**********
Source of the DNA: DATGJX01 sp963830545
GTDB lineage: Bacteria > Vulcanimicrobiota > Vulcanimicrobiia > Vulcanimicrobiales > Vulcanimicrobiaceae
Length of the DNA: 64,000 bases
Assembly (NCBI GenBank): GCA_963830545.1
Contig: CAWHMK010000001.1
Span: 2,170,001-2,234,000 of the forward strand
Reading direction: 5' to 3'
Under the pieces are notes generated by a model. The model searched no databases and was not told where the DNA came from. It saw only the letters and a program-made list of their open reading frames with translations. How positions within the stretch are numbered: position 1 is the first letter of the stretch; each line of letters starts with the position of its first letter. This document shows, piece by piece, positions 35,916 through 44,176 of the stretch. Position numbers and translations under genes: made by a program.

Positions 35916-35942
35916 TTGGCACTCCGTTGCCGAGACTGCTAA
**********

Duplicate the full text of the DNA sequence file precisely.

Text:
Source of the DNA: DATGJX01 sp963830545
GTDB lineage: Bacteria > Vulcanimicrobiota > Vulcanimicrobiia > Vulcanimicrobiales > Vulcanimicrobiaceae
Length of the DNA: 64,000 bases
Assembly (NCBI GenBank): GCA_963830545.1
Contig: CAWHMK010000001.1
Span: 2,170,001-2,234,000 of the forward strand
Reading direction: 5' to 3'
Under the pieces are notes generated by a model. The model searched no databases and was not told where the DNA came from. It saw only the letters and a program-made list of their open reading frames with translations. How positions within the stretch are numbered: position 1 is the first letter of the stretch; each line of letters starts with the position of its first letter. This document shows, piece by piece, positions 35,916 through 44,176 of the stretch. Position numbers and translations under genes: made by a program.

Positions 35916-35942
35916 TTGGCACTCCGTTGCCGAGACTGCTAA